Four young lads from the west of the country and that’s how De Danann started out of course. Boxing Banjo boasts fiddle and guitar from Joseph McNulty and Sean O’Meara but Mick and Dara Healy on banjo and button box occupy the centre stage. Their music is more Flanagan Brothers than De Danann, that 1920’s show band style drive and funk with an emphasis on Munster tunes. Polkas, jigs and barndances, a couple of sets of reels. Boxing Banjo keep things moving, and they’ve absorbed the lessons from Sharon Shannon, Máirtín O’Connor, Mike McGoldrick and others, so there’s never a dull moment on Round #1. A thumping version of The Mouse in the Kitchen, bags of swing onRocking the Boat, and a splendid romp through Lough Mountain are highlights for me. Mick ventures vocals on Don’t Think Twice, and it pays off: his Dingle Dylan delivery is very pleasant, drawling and tuneful, with a bouncy bluegrass banjo break to top it off. McNulty turns his hand to song accompaniment effortlessly, and lashes into the tunes too, while O’Meara follows Steve Cooney and Gavin Ralston with his percussive guitar style, hitting the beat and hitting it hard. Reels range across Ireland for The Jolly Tinker and Dinky Dorian’s. A couple of tracks stray even further afield with Carna Czardas and Fleur de Mandragore. The only time these lads slow down is for the Brian Finnegan 7/8 Marga’s Moment, and the song Fire and Rain, which was written by James Taylor. Otherwise it’s full steam ahead, sucking diesel, fuelled by red-hot banjo and pumping box, great entertainment from start to finish.

Alex Monaghan Irish Music Magazine

Tenor banjo player Mícheál ‘Mick’ Healy from Castlebar in Co. Mayo had been only nineteen years old, when we reviewed his 2012 debut album “Pleckin’ About.” Last summer Mick and his older brother Dara (button accordion), who took part in many recording sessions such as “Pleckin’ About” or Sinéad Healy’s “Shuffle the Deck,” decided to quit their daytime jobs as school teachers to become professional musicians. Together with Joseph McNulty (fiddle) and Seán O’Meara (guitar), the latter has performed and toured with The Olllam, their new outfit called Boxing Banjo has released their debut album. “Round #1” is an exciting mix of traditional Irish music and American old-time and bluegrass music. It is rhythmical and sonorous, which recalls the 1920s show band style of the Flanagan Brothers (Mick became acquainted with it playing with the Brock McGuire Band) on the one hand and bands such as North Cregg or accordionist Mairtin O’Connor (composer of the included “Rocking the Boat”) on the other. There are jigs and reels, barndances and Sliabh Luachra polkas. With Mairtin O’Connor’s Irish-Hungarian “Carna Czardas” and Michel Bordeleau’s crooked Quebecois “Fleur de Mandragore” they leave the beaten track for a moment or two. The lads only cool things down for Brian Finnegan’s 7/8 tune “Marga’s Moment”. There are four gifted vocalists in the band, but only two songs featured here, both delivered by Mick. His selection is taken from contemporary folk music, namely a frisky rendition of Bob Dylan’s “Don’t Think Twice,” including a splendid bluegrass banjo break, and James Taylor’s “Fire and Rain” with strings and all.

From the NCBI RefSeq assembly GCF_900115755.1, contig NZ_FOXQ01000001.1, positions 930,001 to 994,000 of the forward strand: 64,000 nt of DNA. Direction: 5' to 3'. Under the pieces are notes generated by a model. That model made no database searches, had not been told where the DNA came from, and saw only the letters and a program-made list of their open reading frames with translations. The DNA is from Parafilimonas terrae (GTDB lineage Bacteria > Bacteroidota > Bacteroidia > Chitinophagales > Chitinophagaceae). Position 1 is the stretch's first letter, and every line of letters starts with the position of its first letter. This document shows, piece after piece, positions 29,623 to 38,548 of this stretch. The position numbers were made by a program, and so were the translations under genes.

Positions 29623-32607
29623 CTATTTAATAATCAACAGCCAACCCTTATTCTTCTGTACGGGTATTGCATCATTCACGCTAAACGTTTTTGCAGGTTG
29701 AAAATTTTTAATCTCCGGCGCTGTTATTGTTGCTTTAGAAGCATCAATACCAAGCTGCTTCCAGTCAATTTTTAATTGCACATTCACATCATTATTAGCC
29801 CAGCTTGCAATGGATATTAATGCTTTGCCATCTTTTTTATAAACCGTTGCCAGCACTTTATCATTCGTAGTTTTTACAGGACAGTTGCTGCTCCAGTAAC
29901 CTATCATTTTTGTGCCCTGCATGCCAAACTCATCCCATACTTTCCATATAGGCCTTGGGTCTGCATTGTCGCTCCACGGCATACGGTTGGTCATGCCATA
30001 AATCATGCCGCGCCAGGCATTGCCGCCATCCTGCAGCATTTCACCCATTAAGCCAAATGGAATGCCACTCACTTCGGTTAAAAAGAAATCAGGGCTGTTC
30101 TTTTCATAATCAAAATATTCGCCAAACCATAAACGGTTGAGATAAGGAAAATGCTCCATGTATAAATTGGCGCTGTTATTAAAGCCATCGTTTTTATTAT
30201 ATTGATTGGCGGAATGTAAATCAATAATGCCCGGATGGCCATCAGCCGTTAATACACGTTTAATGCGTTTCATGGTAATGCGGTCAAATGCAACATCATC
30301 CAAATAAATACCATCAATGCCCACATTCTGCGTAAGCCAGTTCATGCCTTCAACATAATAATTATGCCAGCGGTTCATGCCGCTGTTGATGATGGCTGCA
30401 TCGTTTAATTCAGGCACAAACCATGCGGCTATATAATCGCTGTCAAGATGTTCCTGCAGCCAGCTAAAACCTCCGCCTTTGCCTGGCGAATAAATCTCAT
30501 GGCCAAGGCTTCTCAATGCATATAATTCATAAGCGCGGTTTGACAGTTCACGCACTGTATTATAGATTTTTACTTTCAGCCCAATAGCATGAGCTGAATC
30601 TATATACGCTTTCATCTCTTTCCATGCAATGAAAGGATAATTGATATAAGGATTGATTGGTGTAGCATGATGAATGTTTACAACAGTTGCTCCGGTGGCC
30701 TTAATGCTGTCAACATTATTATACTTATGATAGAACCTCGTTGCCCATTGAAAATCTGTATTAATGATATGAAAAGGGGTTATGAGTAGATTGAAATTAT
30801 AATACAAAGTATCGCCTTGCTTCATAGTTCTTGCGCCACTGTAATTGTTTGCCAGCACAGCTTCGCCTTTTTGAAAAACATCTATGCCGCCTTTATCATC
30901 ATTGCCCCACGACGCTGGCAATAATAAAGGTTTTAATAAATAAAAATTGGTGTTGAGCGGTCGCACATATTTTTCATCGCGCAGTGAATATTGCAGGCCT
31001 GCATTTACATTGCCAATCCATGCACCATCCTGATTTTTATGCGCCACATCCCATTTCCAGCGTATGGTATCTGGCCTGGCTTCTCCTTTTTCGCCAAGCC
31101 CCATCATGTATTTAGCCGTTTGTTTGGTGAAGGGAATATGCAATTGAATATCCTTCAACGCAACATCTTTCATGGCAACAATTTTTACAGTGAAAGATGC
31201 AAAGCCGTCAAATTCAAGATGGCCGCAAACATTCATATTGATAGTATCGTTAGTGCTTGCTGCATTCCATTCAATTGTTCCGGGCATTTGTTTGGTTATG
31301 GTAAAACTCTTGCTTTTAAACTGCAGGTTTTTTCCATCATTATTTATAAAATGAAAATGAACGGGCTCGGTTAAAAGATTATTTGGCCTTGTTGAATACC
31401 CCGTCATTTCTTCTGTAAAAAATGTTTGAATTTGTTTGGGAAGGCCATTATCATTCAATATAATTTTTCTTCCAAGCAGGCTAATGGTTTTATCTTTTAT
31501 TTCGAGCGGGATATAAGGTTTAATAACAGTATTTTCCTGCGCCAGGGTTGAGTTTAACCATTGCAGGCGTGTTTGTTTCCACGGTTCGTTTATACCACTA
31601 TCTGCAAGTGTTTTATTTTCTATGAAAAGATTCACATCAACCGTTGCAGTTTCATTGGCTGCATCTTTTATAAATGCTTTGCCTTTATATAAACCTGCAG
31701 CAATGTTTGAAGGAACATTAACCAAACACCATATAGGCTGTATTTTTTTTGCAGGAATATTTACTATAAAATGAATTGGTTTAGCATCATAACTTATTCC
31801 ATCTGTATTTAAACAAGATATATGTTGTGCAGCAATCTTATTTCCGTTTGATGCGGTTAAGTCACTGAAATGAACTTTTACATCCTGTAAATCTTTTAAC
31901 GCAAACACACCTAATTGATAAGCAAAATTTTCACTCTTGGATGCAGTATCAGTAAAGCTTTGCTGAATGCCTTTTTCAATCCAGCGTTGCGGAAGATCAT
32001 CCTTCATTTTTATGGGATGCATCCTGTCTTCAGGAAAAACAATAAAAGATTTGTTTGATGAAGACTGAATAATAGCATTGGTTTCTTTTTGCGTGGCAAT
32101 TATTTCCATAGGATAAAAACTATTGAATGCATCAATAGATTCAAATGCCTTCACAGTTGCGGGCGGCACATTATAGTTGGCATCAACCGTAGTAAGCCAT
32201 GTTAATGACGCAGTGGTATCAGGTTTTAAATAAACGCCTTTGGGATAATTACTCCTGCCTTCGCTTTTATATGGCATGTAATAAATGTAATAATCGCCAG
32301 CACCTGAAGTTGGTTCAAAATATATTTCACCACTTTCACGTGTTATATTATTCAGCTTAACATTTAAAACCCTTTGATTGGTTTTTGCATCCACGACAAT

Tom Keller FolkWorld Germany

Boxing Banjo is a youthful new Irish quartet playing mostly high energy Irish music with some American influences. Consisting of fiddle and guitar from Joseph McNulty and Sean O’Meara and Mick and Dara Healy on banjo and button box, the ensemble arsenal is solid and reliable.

The emphasis is on Munster tunes, regionalised Sliabh Luachra polkas, jigs and barn dances, and a couple of sets of reels for good measure. However

There is an equal dollop of The Flanagan Brothers’ poise, and some surprises too. Testosterone abounds in the rugged and exciting tune sets performed at 90MPH. They swing the pulse easily with one eye on the dance floor and the other on the metronome – steady as the proverbial rock.

Musically the highly rhythmic style recalls Four Men And A Dog and North Cregg, with accordion, fiddle and banjo blazing a trail behind some precise and suitably zingy guitar backing. The song choice is intriguingly different to most groups, concentrating on the American contemporary folk songbook. Bob Dylan’s Don’t Think Twice is rendered at a sprightly gallop by Mick, with a bright bluegrass banjo break included. The only time they slow down is for James Taylor’s Fire and Rain – a judicious choice complete with brooding string arrangement and pensive vocal from Mick Healy. This and Brian Finnegan’s 7/8 Marga’s Moment show the band’s versatility and prove that it is not a one paced dance music machine.

Round #1 is a promising beginning for an exciting energetic young band that also possesses a startling degree of accomplished maturity. Check it out.

John O’Regan The Living Tradition